But the Toronto Police is only using it to manage video, and only from now on. There will be no effort to move older content stored on tapes and DVDs to the system.

The Canada Evidence act has a “best evidence rule” that demands the best-quality electronic documents available be used in court. Since transcoding a video requires some level of compression, it is not acceptable by that standard.

“If even one pixel is different, it wouldn’t be good enough for court,” Sandeman says. “The best evidence would obviously be the original evidence.”

MediaSolv helped the Toronto Police integrate the new database into its legacy evidence storage system. Officers searching for video will see results that are still stored on DVD. From the system, they can then request to view the DVD.

In future these videos may be loaded into the system for an officer’s reference, Sandeman says. But the original DVD or a copy would be presented as evidence in court.

The database is impenetrable by hackers because the Toronto Police uses a separate infrastructure for data communications between precincts. There’s no physical connection to the public Internet – effectively the most secure firewall possible.

To ensure digital evidence isn’t tampered with internally, MediaSolv includes a complete tracking and auditing feature. Each time a piece of evidence is accessed, the system records the instance and sends an e-mail report to the officer in charge of the evidence. It’s a digital chain of custody.

The auditing feature is a critical one to have because police evidence must have proven integrity, says James Quin, senior research analyst with Info-Tech Research Group. It also acts as a deterrent against tampering attempts.

“I’m going to get into trouble because they have this super-fantastic reporting mechanism that tracks what I do,” he says. “So why do it?”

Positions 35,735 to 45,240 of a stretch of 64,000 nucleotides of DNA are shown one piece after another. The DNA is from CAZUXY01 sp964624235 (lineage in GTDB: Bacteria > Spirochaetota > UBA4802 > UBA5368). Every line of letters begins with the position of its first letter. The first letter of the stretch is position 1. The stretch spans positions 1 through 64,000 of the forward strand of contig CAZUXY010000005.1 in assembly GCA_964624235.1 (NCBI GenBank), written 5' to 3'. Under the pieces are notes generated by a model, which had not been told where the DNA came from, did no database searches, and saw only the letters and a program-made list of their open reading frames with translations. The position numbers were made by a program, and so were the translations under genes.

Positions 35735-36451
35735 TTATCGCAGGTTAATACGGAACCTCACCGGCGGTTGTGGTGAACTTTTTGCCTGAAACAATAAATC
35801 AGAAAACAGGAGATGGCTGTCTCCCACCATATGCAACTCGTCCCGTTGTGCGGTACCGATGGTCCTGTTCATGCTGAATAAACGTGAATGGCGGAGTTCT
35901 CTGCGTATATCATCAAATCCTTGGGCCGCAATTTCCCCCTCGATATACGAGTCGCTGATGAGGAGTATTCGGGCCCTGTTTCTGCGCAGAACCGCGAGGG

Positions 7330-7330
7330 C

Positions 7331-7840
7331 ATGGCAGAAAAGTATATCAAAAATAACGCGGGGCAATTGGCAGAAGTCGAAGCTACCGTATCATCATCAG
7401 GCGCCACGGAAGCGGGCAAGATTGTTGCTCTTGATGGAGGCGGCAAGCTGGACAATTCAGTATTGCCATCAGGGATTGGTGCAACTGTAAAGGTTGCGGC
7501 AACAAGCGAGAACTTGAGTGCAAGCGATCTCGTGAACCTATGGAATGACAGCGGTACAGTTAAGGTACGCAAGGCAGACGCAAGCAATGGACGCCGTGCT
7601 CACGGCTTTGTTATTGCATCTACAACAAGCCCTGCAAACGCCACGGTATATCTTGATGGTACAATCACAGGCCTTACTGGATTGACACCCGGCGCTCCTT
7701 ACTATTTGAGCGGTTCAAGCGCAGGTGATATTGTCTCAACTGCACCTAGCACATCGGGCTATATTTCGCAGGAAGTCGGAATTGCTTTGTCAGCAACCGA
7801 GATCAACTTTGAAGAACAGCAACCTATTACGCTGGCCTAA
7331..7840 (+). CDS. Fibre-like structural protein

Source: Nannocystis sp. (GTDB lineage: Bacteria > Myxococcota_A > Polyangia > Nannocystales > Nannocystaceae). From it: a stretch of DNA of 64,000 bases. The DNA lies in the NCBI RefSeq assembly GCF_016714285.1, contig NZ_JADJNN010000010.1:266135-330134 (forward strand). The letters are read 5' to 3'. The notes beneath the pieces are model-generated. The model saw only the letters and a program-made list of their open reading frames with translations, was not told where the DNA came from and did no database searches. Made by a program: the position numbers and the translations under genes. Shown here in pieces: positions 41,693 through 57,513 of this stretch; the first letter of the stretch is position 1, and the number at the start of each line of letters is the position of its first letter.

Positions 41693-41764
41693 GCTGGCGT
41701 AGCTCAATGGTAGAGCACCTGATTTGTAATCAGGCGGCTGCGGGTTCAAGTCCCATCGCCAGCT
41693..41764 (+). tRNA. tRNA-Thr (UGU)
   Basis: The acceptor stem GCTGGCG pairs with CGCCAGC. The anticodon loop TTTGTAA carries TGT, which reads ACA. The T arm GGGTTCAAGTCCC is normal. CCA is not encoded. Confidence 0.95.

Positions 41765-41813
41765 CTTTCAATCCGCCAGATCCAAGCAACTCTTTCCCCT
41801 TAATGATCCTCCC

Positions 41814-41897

A police officer would log into the system using a key fob and unique user name and password, Sandeman says.

MediaSolv also helps prove the integrity of new video files stored directly to the database. Just like suspects hauled into a police station, each file gets a “thumb print” to prove its authenticity.

“We use a verification process to confirm the video being shown in court is the original asset that was developed,” Weaver says.

Toronto Police did consider a couple software alternatives, Sandeman says. But in the end MediaSolv was the best fit because of its automated meta data creation and touch panel control screens.

Two other solutions on the market include Mobile-Vision Inc.’s Digital Evidence Pro and Toronto-based Otec Solution Inc.’s Digital Evidence Management Suite, Info-Tech’s Doherty says.

MediaSolv is also helping to train officers on how to use the new system. Costs for the system include the professional services, legacy interface work, the hardware component and a licence fee for the application usage. An average rollout at a police department costs between $250,000 and $500,000.

After the initial roll-out phase, Toronto Police plan to start storing more video with MediaSolv and use more of its features, Sandeman says. The next project will be to store video from in-car cameras on the system. Currently, about 120 cars are outfitted with video cameras. The goal is to eventually have all 450 marked cruisers outfitted with cameras.

Down the road, Sandeman would also like to use a facial recognition feature. It identifies individuals if they’ve been booked before and brings up their name. That prevents a suspect from lying about his or her identity.

Big Brother is watching.